Friday, February 16, 2007
Sue Brower Indepth Follow-up--Part 1
A number of weeks ago some of you sent in follow-up questions for Sue Brower, fiction acquisitions editor for Zondervan, after her interview at Novel Journey. You sent some in-depth questions, and she needed some time to respond. Running today and Monday are her very interesting answers.
1. You said, "(Zondervan is going to be) a company that takes advantage of new opportunities, trends, and fresh voices in fiction." Do you have any idea what those new opportunities, trends, and fresh voices are? Or will you simply know them when you see them? Any insight into this?
It’s a little bit of both. Zondervan has a research department that helps us identify new opportunities and trends. If there is a topic that is ideal for a specific author, we might ask him/her to work on it with us. If it’s totally new, we just keep it in mind as we receive proposals from agents and at conferences. Sometimes, though, you read something that is so unique and fresh that you just have to have it for your product line. These are rare, and the whole team has to have a passion for it before we will acquire it.
2. "Zondervan fiction...will appeal to the core Christian market." Although I have an idea, can you clarify "core Christian market?"
Since we use our mission statement as the filter with which we sift all of our projects, we will always appeal to those seeking “resources that glorify Jesus Christ and promote biblical principles.” Core Christians are those that not only attend church, but also look for resources and products that support their values and help them in their walk of faith.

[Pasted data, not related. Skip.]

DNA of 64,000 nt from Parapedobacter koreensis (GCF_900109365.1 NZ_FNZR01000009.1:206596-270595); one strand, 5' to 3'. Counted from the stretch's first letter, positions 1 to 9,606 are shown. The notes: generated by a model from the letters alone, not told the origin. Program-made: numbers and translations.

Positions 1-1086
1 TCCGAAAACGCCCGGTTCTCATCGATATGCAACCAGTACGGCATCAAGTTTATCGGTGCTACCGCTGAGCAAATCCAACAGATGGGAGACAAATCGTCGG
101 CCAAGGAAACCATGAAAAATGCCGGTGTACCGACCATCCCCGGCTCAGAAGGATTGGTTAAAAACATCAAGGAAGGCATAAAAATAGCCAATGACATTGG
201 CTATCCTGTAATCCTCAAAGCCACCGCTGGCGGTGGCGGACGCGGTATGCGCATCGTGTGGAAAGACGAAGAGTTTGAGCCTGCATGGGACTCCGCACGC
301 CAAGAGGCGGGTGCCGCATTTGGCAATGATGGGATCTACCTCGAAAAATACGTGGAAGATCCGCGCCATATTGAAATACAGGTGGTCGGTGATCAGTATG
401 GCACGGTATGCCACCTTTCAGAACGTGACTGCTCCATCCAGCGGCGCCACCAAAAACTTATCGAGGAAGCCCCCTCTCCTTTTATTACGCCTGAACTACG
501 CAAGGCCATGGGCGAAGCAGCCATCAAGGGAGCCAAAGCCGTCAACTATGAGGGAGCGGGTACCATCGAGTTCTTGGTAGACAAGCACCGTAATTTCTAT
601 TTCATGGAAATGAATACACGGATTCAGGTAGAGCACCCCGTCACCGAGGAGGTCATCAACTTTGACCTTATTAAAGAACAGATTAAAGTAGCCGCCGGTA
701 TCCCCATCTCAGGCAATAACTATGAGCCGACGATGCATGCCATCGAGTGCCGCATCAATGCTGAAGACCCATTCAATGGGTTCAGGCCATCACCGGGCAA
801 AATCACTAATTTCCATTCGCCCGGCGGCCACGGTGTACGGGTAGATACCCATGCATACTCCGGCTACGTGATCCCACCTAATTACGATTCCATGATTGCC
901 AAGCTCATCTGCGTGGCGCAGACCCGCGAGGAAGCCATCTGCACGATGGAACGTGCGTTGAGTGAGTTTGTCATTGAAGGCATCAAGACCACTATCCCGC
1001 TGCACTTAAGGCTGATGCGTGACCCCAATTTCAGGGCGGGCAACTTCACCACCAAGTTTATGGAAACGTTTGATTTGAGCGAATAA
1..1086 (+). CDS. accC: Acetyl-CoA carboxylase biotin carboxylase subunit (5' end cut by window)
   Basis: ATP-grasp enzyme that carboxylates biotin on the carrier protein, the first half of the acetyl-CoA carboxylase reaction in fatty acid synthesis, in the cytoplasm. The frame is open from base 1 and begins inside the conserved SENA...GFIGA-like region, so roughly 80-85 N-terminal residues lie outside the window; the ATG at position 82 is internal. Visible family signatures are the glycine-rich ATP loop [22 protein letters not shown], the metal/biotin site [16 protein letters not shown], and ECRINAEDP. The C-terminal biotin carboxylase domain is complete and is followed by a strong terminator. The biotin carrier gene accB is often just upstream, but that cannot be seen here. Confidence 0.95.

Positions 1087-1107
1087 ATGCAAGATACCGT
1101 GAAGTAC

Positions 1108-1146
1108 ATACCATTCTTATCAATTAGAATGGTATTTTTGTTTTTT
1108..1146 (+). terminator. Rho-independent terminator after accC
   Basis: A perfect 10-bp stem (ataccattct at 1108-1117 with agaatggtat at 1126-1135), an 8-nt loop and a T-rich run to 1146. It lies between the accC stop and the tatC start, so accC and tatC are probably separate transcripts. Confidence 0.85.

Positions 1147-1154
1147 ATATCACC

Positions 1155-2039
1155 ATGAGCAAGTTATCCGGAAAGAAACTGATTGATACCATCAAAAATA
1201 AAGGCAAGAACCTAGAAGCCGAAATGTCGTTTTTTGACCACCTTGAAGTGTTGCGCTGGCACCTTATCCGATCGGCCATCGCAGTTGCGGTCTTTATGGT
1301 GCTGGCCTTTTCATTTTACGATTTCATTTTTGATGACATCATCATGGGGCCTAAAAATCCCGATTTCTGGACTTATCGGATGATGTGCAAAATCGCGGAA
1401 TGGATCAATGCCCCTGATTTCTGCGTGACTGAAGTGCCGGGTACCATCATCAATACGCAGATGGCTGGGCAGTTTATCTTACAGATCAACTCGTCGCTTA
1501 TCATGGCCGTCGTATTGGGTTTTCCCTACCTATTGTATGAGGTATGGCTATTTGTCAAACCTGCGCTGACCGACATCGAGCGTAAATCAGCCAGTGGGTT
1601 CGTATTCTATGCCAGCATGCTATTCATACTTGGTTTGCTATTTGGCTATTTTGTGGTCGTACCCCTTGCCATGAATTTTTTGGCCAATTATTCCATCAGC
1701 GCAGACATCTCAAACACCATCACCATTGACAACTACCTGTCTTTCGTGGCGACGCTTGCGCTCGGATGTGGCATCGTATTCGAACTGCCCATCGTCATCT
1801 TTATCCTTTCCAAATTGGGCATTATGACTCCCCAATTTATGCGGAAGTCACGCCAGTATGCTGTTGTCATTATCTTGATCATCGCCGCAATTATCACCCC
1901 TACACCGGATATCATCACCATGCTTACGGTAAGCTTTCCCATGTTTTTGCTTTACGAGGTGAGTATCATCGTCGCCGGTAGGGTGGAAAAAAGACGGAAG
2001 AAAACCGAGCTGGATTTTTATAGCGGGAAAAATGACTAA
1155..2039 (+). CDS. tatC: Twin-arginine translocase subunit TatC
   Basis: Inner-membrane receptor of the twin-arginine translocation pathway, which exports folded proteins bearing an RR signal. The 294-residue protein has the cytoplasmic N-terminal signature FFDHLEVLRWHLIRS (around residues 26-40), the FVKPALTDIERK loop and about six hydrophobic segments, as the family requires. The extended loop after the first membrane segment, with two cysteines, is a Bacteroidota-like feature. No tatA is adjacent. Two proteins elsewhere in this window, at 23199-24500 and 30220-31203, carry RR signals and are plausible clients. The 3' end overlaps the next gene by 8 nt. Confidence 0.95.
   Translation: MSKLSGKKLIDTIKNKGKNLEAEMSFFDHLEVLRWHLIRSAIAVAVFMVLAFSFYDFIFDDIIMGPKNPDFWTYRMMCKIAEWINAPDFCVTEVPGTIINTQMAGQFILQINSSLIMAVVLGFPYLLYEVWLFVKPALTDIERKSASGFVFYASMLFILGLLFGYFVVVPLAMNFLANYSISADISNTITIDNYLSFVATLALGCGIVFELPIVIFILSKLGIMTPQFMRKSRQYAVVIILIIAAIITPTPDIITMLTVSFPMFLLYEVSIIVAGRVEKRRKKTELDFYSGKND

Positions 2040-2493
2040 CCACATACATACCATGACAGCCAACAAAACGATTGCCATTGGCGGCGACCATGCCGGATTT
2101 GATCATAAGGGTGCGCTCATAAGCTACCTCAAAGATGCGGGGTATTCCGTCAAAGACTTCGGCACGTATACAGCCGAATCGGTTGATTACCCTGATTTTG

3. Karen Ball just stated in an interview that most authors' ideas of how to market their work are usually not successful and/or generally don't work, yet that question is repeatedly asked of new authors at every application. How should a new author know what will work for his/her book since marketing techniques seem to be in flux right now with internet exposure and "gimmicks"/ideas?
It’s important that a new author work closely with the marketing department of his/her publisher to determine what tactics will be the most effective. It is probably going to be different for every author. I still believe that an author must have a website and that it is beneficial to network with other writers and writers groups. I also think it is to their benefit to become best friends with their local booksellers and librarians. Beyond that, it really does depend on the author. The most important thing, though, is to partner with your publisher. It’s very easy to duplicate efforts and waste money if you both aren’t working from the same plan.
Now, if you have a publisher that does not partner as well as you would like, here are the things I personally think are most effective for an author to do:
-- Write the best book you can possibly write.
-- Develop a simple website presence that allows you to promote your books and allows the reader to obtain sample chapters.
-- Make sure your website has some way for readers to sign up for updates on your next book. Some publishers have “author tracker” programs that will do this for you and all you need is a link. Otherwise, it is very important that you generate a mailing list. I don’t think you need to do a newsletter unless you have something to communicate to your fans—a new release, a book signing (more on this later) or an upcoming title. It would be nice to also have a place for all your reviews and feedback from readers.